Taking her palce at the Swedish Royal Court


A Dublin-born academic is to receive a Swedish professorship in environmental science, reports Dick Ahlstrom

An Irish social scientist specialising on the environment has become a "King's professor" to the Royal Court of Sweden. It is the first time a woman has received the award since its inception in 1996.

Dr Susan Baker, a reader in the School of Social Sciences at Cardiff University will take up her one-year post at Umeå University after receiving a King Carl XVI Gustaf's Professor in Environmental Science award. "I've had relations with Umeå going back over years," states Baker. "Umeå University nominated me and I am to be hosted there from next September."

The professorships were created to celebrate the King's 50th birthday. A foundation was created and now funds this environmental academic post. Until last year when the first social scientist was appointed, all previous holders had been natural scientists.

"It is the first time a woman has ever held it and I am really pleased about that," Baker adds. "I am going to go around and shake these people up, as Oscar Wilde put it, stir up apathy, getting them to think about the social science side of the environment."

Recipients of the professorship must demonstrate a track record in advancing research in environmental science. Candidates for the post cannot promote themselves but must be nominated by senior staff in a Swedish university, in Baker's case the vice chancellor of Umeå.

"Umeå is a centre for environmental research and they are trying to develop the environmental research field up there," she says. "They wanted to see that appointment come north to them."

Baker has a wide range of experience in social science as it relates to the environment. Her main research interest is in EU environmental policy, in particular "looking at how to promote sustainable development in high consumption societies", she explains.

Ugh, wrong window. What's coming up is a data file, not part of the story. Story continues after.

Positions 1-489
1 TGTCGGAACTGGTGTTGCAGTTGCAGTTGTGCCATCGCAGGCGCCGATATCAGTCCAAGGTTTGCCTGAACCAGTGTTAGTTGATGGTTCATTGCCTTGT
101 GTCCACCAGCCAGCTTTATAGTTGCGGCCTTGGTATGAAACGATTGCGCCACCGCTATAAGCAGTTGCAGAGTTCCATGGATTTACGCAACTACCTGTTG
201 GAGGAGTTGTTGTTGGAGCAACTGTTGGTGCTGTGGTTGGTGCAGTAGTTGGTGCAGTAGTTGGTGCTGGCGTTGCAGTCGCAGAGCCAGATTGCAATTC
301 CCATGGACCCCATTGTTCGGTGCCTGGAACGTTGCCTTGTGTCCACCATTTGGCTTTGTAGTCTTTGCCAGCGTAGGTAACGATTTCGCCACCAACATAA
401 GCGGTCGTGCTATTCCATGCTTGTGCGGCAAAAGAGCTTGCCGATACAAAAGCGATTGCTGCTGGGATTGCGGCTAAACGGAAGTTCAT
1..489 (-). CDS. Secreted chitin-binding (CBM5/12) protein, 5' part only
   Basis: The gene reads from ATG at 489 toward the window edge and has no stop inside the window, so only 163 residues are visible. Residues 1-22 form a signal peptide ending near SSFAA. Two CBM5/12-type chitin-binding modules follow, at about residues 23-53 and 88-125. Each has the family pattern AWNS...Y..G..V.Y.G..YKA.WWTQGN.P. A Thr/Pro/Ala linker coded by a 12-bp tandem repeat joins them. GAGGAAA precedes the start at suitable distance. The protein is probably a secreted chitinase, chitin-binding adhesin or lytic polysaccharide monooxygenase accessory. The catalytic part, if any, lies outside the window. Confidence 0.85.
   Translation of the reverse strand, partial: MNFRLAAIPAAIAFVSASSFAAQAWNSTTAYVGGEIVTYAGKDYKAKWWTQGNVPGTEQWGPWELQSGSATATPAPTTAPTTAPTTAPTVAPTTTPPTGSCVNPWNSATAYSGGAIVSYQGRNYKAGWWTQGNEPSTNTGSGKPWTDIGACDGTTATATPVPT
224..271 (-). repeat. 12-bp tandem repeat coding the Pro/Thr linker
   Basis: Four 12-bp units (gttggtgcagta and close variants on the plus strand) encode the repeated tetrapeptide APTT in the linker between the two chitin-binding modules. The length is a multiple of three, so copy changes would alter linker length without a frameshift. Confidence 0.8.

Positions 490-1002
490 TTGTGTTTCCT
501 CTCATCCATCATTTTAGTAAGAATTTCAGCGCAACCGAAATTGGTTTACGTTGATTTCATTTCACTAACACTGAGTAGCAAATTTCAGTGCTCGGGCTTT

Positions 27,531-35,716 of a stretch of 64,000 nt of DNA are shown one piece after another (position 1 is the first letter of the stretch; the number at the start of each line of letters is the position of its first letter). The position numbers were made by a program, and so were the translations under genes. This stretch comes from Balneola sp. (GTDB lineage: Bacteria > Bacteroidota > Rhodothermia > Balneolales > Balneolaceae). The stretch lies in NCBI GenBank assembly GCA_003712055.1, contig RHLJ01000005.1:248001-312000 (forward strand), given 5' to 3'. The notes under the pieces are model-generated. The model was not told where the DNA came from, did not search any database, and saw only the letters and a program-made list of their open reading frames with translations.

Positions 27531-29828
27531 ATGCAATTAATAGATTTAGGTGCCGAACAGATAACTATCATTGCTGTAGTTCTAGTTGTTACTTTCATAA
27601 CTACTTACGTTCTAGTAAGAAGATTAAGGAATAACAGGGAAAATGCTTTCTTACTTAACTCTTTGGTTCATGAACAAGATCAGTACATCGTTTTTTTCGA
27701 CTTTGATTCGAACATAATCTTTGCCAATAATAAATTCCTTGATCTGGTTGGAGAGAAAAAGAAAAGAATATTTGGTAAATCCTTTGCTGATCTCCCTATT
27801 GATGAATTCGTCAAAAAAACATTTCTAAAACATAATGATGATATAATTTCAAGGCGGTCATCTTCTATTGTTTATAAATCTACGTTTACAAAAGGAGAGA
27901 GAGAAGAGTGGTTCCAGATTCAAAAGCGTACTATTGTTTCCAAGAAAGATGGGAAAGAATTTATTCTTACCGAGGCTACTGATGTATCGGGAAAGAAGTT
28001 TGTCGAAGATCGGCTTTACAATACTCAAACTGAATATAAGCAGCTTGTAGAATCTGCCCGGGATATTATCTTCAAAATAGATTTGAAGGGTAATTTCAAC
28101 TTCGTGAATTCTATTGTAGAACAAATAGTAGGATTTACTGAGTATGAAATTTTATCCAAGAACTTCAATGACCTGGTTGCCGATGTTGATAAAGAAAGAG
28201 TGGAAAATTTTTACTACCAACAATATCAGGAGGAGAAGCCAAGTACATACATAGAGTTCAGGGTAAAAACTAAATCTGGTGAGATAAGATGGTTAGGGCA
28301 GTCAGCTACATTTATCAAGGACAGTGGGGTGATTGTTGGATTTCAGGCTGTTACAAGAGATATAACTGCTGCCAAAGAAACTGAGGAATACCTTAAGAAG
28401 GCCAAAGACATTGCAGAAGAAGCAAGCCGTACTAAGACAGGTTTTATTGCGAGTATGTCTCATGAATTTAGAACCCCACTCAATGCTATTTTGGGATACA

"What my job will be is to base myself in Umeå for the year, link in with research going on there but also to link in with the wider social science area, trying to get a common research agenda with social and natural scientists." Research themes will include climate change, citizenship and the economy.

The appointment is timely, she believes, because Sweden only recently launched a national programme on climate change. It will encompass climatic change in all its manifestations including scientific studies of what will happen but also the social policy and political impacts.

Most researchers have already accepted that climate change is on the way if not already happening, she says. "It is the politics of climate change that is the issue. We have no grasp of the kinds of things that need to be done about it."

Baker is no stranger to moving as part of her academic career. Born in Loughlinstown, Co Dublin, she moved as a child to Cork, grew up there and did her BA in philosophy and economics at UCC.

She got an MA and then worked in the US and Galway before winning a Government scholarship to Florence where she did a PhD in political science. She lectured in UU Jordanstown in Belfast for six years before taking a post at Erasmus University in Rotterdam and then later Cardiff.

Last year she held a Jean Monnet Fellowship at the Robert Schuman Centre based at the European University Institute in Florence. She expects to maintain her connections with Cardiff University while she completes her one-year posting at Umeå.

At the end of her professorship in May 2004 she will have to give a lecture at the Royal Court in Stockholm, with King Carl XVI Gustaf in attendance. Also on hand will be members of the Royal Swedish Academies of science, agriculture and engineering.

During her stay in Sweden she will learn about climate change first hand. Umeå experiences extreme cold and metres of snow during winter, a shocking change from the comparatively balmy Cardiff or Cork.